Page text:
Mixing and matching

FRANK ZICARELLI -- Sun Media

, Last Updated: 9:43 AM ET

It was a night when teams went either small or big, turned to athleticism or looked overseas to fill a need.

It was a night when Michael Jordan's status as a flawed executive was reinforced and when New York's unfaithful booed the Knicks' selection.

One night and one small step taken by teams as the NBA's off-season begins to take shape.

With free agency about to kick in and some high-profiled players rumoured to be on the trading block, the ensuing weeks promise to usher in more change and fuel further conjecture.

Teams are either reloading or rebuilding and realizing that building championship contenders can't be done overnight.

The New Jersey Nets served notice of their intentions well before the Chicago Bulls made Derrick Rose the first overall pick.

In a deal that requires medical consent, New Jersey shipped Richard Jefferson to Milwaukee for Yi Jianlian and Bobby Simmons.

In Jefferson, the Bucks get a versatile small forward who can defend, create his own shot and attack the rim.

Throw in the selection of Joe Alexander, who went eighth overall, and suddenly Milwaukee is flirting with a playoff position.

The Nets benefited from the draft's first victim when Brook Lopez, whom many draftniks had pegged to go as high as fourth overall, fell to the 10th spot.

Lopez gives New Jersey a legitimate centre and a player who enters the league with a chip on his shoulder.

Long term, the Nets are in a position to shed considerable salary as they make the move from the Meadowlands to Brooklyn.

Already, there's talk New Jersey is bent on enticing LeBron James when the Cavs' superstar is eligible for free agency in the summer of 2010.

As currently constituted, New Jersey will have as much cap flexibility as any team when 2010 arrives.

Until then, there will be plenty to digest with plenty of stars in play.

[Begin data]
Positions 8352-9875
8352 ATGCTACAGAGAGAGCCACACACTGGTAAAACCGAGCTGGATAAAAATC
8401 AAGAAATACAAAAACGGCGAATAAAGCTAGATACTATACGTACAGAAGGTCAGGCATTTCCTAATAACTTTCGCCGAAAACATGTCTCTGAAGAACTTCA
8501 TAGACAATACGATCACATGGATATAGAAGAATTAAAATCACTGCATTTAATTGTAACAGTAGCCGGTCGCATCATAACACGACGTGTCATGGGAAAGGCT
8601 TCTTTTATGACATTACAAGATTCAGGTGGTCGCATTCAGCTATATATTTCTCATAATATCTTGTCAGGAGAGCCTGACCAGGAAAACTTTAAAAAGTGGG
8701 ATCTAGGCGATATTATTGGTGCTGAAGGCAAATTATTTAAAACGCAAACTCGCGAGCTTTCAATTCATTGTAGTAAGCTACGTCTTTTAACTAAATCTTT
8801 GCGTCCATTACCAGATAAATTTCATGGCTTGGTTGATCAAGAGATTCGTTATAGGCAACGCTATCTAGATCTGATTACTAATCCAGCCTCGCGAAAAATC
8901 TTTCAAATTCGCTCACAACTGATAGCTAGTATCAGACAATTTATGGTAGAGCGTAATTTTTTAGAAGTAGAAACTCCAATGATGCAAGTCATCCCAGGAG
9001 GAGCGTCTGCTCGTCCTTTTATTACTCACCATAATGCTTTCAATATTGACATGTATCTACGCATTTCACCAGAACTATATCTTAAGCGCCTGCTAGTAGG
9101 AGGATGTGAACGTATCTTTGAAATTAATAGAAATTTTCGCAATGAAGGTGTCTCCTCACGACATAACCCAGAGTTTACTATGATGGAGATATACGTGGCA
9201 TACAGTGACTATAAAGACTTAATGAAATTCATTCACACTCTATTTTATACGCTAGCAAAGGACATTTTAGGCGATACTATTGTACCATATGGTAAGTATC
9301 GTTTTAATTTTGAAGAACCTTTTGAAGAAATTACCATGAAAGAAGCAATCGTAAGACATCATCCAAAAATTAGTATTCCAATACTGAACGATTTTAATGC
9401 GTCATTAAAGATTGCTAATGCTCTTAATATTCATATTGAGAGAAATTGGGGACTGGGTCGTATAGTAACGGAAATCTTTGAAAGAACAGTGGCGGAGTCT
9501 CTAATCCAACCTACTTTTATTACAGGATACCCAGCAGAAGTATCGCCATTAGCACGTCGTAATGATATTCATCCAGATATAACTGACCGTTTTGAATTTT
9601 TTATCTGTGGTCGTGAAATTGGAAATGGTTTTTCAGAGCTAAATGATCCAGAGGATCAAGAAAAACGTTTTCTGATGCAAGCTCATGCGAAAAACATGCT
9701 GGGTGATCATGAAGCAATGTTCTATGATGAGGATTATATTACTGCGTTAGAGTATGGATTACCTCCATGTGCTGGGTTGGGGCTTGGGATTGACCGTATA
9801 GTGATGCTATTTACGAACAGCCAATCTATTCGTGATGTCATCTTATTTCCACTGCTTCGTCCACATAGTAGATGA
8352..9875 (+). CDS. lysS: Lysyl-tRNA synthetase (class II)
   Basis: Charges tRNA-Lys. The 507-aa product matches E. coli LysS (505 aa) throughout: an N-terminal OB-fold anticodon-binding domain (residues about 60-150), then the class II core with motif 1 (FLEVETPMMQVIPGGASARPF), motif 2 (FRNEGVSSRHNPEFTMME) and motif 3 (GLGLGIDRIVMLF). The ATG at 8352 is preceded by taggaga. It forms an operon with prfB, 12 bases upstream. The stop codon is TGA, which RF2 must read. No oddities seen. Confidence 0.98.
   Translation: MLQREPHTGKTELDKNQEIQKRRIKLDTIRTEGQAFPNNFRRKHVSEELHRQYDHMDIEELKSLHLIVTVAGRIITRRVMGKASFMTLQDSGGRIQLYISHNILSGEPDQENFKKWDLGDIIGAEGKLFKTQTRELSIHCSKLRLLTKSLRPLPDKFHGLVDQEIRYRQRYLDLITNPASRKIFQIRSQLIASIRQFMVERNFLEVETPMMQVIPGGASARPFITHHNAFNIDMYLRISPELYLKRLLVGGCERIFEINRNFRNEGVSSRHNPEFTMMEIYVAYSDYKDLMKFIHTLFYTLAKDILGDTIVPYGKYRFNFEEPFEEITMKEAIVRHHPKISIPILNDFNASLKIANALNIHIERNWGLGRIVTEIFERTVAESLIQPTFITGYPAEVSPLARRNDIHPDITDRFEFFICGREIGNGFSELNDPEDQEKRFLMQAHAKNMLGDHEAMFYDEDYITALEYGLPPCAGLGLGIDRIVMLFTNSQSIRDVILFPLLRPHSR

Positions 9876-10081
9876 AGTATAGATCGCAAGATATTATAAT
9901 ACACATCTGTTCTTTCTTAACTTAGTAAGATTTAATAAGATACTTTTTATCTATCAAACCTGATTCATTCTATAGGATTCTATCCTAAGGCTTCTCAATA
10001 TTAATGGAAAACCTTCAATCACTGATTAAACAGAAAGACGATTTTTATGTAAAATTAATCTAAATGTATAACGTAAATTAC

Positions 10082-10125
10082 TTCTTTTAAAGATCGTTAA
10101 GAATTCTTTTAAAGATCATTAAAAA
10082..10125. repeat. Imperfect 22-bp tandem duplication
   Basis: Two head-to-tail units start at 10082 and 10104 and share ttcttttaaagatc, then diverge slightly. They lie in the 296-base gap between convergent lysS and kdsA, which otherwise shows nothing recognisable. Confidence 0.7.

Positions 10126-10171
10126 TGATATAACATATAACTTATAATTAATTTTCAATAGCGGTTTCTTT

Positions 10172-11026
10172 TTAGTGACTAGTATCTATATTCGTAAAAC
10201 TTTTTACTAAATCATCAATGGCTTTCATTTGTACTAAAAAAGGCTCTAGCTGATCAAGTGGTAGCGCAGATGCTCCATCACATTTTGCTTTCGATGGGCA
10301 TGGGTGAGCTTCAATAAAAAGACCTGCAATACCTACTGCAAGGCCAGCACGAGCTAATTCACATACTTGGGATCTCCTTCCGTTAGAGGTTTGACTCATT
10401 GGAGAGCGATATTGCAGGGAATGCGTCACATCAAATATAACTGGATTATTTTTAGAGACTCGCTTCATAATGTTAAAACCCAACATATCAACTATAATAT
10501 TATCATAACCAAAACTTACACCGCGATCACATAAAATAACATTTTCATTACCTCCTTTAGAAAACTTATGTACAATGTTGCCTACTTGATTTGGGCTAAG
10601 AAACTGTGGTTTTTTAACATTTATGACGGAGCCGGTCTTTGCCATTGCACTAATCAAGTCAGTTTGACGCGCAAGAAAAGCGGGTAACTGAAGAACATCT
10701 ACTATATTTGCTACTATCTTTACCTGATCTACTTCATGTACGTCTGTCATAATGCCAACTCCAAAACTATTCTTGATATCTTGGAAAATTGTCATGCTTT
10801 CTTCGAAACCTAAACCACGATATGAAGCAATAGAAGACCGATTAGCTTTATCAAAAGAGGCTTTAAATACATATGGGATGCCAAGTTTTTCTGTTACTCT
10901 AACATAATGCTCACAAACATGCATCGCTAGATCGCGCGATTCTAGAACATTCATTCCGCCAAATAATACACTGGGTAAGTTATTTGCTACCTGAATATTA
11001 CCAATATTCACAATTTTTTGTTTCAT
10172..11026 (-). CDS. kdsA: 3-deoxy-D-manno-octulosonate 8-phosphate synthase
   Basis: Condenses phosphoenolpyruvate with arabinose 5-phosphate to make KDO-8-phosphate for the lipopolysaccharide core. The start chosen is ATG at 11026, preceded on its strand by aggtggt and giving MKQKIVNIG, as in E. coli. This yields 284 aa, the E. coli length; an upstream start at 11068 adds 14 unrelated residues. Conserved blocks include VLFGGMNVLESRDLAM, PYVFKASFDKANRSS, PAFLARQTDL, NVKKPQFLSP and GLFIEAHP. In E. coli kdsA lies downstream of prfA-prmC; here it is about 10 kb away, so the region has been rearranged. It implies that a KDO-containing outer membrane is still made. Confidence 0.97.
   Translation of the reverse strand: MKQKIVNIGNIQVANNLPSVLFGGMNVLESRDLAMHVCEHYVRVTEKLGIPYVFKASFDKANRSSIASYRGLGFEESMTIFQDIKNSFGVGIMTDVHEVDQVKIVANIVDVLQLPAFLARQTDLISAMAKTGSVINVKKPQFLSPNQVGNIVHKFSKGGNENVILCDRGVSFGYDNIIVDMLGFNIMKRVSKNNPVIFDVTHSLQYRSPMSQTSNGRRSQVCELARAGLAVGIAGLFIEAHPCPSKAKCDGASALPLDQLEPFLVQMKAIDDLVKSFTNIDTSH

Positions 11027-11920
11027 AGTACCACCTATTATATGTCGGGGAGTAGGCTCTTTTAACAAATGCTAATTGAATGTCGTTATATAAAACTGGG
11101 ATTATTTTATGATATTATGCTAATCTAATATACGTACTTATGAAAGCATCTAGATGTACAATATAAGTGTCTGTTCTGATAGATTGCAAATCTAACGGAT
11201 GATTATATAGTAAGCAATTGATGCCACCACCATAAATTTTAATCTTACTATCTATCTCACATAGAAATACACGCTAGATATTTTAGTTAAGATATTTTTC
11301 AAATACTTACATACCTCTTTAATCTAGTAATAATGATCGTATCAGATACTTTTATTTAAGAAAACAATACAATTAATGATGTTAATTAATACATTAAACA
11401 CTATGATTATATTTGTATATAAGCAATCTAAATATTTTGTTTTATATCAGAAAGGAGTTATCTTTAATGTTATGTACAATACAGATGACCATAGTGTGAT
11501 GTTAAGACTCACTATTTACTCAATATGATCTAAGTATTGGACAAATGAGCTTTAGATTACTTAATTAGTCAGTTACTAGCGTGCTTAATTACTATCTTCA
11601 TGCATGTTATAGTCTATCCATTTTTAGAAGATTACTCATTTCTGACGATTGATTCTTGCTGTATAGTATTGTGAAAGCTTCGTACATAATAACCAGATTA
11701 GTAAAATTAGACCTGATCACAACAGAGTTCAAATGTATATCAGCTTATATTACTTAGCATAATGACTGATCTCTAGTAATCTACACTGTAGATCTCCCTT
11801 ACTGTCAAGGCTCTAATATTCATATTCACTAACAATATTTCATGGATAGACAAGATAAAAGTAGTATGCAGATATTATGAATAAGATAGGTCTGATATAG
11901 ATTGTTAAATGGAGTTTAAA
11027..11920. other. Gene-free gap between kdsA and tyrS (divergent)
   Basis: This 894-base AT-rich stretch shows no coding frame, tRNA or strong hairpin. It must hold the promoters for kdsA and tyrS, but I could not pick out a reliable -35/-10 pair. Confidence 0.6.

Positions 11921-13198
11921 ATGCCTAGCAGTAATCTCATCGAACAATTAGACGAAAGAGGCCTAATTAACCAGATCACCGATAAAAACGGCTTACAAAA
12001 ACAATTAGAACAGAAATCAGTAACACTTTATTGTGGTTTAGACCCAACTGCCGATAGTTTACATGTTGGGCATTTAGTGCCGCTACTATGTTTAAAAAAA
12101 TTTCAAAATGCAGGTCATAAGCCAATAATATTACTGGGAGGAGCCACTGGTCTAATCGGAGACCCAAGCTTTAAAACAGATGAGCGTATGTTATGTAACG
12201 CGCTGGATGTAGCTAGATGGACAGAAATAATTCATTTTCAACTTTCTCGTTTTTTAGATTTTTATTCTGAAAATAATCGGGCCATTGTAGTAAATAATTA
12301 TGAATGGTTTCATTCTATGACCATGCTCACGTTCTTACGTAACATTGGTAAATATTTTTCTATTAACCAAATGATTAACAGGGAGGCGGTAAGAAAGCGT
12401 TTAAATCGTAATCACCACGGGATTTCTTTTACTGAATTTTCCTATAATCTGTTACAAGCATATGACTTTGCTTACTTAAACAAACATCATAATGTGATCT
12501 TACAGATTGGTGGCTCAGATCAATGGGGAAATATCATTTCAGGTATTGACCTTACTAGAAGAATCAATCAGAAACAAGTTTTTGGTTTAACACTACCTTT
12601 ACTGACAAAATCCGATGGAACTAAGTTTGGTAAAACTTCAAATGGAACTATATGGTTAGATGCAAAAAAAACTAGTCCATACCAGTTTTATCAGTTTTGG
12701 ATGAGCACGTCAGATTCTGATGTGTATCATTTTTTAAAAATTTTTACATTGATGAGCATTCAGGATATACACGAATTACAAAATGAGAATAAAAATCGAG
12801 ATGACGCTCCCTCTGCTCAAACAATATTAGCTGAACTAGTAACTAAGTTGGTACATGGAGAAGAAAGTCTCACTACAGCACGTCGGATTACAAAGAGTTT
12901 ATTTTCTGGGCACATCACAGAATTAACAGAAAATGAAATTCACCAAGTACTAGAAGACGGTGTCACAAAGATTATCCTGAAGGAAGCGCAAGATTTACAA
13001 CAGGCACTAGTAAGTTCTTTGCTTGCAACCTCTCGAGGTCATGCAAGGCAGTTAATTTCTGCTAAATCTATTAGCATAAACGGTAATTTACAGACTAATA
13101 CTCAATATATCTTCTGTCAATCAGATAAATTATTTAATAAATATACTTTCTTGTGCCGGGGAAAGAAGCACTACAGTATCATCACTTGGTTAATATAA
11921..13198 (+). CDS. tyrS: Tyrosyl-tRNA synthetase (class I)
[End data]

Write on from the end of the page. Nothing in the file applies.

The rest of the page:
Rose, a Chicago native, will give the Bulls an athletic guard who relishes his leadership role.

While Pat Riley sent out mixed messages about Michael Beasley, the Miami Heat boss used the second overall pick to select the Kansas State power forward.

In the days leading up to last night, Miami had been one of the most rumoured teams linked in trade talk, including a blockbustre involving Shawn Marion and Elton Brand of the L.A. Clippers.

"I try not to think about it too much," Heat forward Udonis Haslem said after hearing his name bandied about in speculation.

"You don't know what's going to happen until it happens. I just know that we're going to be better next season."

Like many, it remains to be seen.

Even with a healthy Dwyane Wade, Miami needs an upgrade at the point.

As much as teams tried to fill holes last night or go with a prospect they fill can help down the road, draft night really amounts to one big crapshoot.

O.J. Mayo is perhaps the best player immediately capable of stepping into the NBA.

With that in mind, Minnesota took the combo guard with the third overall pick, even though the T'Wolves could have gone with a piece to complement Al Jefferson in the frontcourt.

UCLA teammates Russell Westbrook and Kevin Love went fourth and fifth overall to Seattle and Memphis, respectively.

Westbrook isn't a true point guard, but he's projected as the best on-the-ball defender on a young Seattle team that can't make stops.

The stage was then set for NBA commissioner David Stern to announce the Knicks' pick at the sixth slot.

In the same WAMU Theater at Madison Square Garden where Knicks president Donnie Walsh unveiled Mike D'Antoni as New York's new head coach, came the choice of Italian small forward Danilo Gallinari.

The fans wanted a point guard, but Gallinari fits the perimeter-oriented style D'Antoni wants to use.

Gallinari's father, and agent, Vittorio, played with D'Antoni in Italy.

Eric Gordon went to the Clippers, who may soon lose Corey Maggette.

Jordan used the first of two first-round picks by Charlotte on Texas guard D.J. Augustin, who doesn't exactly fill a need.

Of course, no one knows with any certainty what exactly Jordan is trying to accomplish.

Quietly, Larry Bird is reinventing the troubled Indiana Pacers.

Larry the Legend still has plenty of work to do, but based on last night he's not alone.


Videos

Photos